English singer-songwriter Lucy Rose was part of the annual British Invasion of Austin, Texas for last month’s South By Southwest. What’s it like to be a working musician in a foreign land? Lucy opens up her diary and reveals her thoughts on SXSW and the inevitable culture shock moments.
I’ve never been to SXSW before. There was talk of doing it last year, but, in all honesty I didn’t feel ready and was a little daunted about the whole thing. So many seriously talented bands in one place, and everyone is trying to get noticed in some way. But this year I felt up for the challenge especially because I could bring my friends/the band along with me as well.
The journey to America definitely wasn’t easy. I had a gig in Cologne, Germany, and we had to drive though the night to Calais, get the Eurotunnel in the morning, drive straight to Heathrow and get on a 11-hour flight to L.A. Normally, I dread long flights, but this one was awesome. I knew it was going to be the last time I was going to be able to relax for a while.
From the show in L.A. we flew straight to Austin, Texas and it was time to face the challenge, from the airport straight to the first gig. I’ve heard stories about how manic and crazy SXSW can be but I still wasn’t prepared for what I saw. It was madness; so many people everywhere in and out of venues, and the whole center of the town seemed closed just for pedestrians. Getting our gear to the first venue was impossible. We ended up carrying it for what felt like miles down the busiest road in the world to Latitude 30. It was non-stop from that point onwards. We did 11 shows in total, most days with three shows, something I’ve never done before. I didn’t really have time to worry about my voice either, which for every singer is the greatest worry of all.
So onto being a Brit in America, well I must admit it’s pretty cool. Most people seem to like the accent, but too many thought I was from Australia — what’s that all about?! I had to get used to tipping, though; I mean we definitely don’t tip for buying a beer but it seems here you have to tip for everything, and why don’t they include tax on the prices of things? It gets so confusing when everyone is trying to work out what they need to pay. Some seriously arithmetic was happening.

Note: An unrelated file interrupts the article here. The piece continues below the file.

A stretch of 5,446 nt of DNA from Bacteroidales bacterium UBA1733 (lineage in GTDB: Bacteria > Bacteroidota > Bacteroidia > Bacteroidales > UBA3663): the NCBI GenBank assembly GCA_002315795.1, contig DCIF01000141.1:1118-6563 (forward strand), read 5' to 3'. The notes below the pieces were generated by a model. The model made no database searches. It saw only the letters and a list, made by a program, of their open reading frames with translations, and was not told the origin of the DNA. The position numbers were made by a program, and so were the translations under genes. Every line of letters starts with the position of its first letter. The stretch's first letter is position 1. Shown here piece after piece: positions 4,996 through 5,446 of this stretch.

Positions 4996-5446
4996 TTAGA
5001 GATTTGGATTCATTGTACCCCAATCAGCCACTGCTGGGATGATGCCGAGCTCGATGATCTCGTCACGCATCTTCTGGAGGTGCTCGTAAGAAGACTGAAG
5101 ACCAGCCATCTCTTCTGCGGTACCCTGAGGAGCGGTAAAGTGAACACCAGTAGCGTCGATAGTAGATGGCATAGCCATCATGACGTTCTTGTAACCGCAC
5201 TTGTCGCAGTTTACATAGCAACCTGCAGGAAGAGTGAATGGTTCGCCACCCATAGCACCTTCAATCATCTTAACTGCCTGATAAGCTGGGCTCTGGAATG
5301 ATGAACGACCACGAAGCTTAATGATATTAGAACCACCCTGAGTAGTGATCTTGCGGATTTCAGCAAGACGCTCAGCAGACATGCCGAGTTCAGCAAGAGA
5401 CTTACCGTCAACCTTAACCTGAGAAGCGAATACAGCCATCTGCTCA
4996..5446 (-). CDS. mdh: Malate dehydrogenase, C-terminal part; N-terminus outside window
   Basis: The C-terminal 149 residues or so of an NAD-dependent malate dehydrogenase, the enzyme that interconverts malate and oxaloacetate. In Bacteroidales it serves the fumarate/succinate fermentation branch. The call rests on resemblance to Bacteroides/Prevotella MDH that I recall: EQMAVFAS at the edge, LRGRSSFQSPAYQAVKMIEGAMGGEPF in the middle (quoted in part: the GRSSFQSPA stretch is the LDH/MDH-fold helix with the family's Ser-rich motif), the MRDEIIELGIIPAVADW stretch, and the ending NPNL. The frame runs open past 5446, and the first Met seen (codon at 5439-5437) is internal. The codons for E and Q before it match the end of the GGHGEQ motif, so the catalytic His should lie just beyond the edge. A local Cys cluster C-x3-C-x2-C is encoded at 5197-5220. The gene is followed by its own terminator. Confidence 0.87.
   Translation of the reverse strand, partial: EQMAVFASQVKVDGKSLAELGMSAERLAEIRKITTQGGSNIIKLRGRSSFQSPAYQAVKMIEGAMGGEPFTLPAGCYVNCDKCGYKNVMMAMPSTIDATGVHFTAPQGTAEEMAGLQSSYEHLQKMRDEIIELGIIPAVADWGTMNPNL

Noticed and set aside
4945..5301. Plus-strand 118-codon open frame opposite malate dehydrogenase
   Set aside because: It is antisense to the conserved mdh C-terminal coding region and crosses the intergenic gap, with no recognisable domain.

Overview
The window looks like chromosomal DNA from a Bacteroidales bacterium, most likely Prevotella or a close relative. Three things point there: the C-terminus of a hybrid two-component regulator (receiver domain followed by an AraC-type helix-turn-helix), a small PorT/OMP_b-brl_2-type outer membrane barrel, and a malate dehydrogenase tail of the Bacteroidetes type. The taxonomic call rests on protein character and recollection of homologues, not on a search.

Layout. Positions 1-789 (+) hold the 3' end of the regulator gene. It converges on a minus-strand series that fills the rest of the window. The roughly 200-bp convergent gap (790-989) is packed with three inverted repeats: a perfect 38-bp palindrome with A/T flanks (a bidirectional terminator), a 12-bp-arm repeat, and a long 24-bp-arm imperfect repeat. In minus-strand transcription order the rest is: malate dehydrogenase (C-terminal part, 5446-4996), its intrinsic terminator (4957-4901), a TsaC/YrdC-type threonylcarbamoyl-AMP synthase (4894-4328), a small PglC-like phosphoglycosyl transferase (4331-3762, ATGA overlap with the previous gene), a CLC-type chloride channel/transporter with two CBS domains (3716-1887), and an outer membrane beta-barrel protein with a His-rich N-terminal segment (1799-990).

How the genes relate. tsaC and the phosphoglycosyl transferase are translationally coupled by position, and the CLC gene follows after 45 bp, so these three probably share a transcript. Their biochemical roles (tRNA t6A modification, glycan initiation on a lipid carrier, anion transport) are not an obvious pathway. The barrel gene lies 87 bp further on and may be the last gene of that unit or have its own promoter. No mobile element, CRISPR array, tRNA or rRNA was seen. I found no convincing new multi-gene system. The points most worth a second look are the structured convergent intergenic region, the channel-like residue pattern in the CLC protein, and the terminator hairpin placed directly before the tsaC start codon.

We kept it pretty real and stayed at the Motel 6 a few miles up the road, which had a wicked one-dollar washing machine. Sounded like there were quite a few parties going on in various rooms every night, but I tended to keep my head low. I was so exhausted at the end of everyday, I ended up hitting the hay as soon as I could. What a loser I know! But on the last morning when I was packing my bag a car pulled up outside our room and was blaring out some seriously bad-ass music. I was feeling ballsy so went out to ask them what they were listening to. The guys told me it was their music and took it out the CD player and gave it to me on the spot. It dawned on me then about the extent of SXSW and how many talented musicians there are out there trying to make it. It’s one of the best and worst feelings, knowing how much brilliance there is out there, but knowing most bands will never have the chance to make a career out of it. SXSW makes you feel like you have a chance, but, at the same time, makes it feel even more impossible than ever.
Overall I had an awesome time in Texas, met a lot of cool people, saw a lot of cool bands, played some really fun gigs, some in venues, some in peoples gardens, some on venues roofs and one in a church. And on top of that the food was f***ing amazing!!!
Lucy Rose’s Middle of the Bed EP is out in America via iTunes. Here’s the title track:
See also: Jon McClure’s South By Southwest diary.